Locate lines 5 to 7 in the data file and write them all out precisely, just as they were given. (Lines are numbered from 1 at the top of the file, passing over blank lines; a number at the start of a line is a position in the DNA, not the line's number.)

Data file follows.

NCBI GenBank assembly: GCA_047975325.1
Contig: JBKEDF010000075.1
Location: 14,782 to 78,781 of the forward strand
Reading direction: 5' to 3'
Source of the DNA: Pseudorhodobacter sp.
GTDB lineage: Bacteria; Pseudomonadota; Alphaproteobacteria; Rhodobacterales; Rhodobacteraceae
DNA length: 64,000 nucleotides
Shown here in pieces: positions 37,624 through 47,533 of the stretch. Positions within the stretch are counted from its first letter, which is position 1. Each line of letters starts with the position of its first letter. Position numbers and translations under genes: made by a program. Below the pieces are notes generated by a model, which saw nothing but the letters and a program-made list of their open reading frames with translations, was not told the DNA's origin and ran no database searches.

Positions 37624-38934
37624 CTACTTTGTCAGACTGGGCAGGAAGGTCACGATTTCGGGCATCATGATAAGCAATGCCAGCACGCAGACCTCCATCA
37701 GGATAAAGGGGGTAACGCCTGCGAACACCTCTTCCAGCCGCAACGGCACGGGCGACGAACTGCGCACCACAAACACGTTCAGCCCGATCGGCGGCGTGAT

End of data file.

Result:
Source of the DNA: Pseudorhodobacter sp.
GTDB lineage: Bacteria; Pseudomonadota; Alphaproteobacteria; Rhodobacterales; Rhodobacteraceae
DNA length: 64,000 nucleotides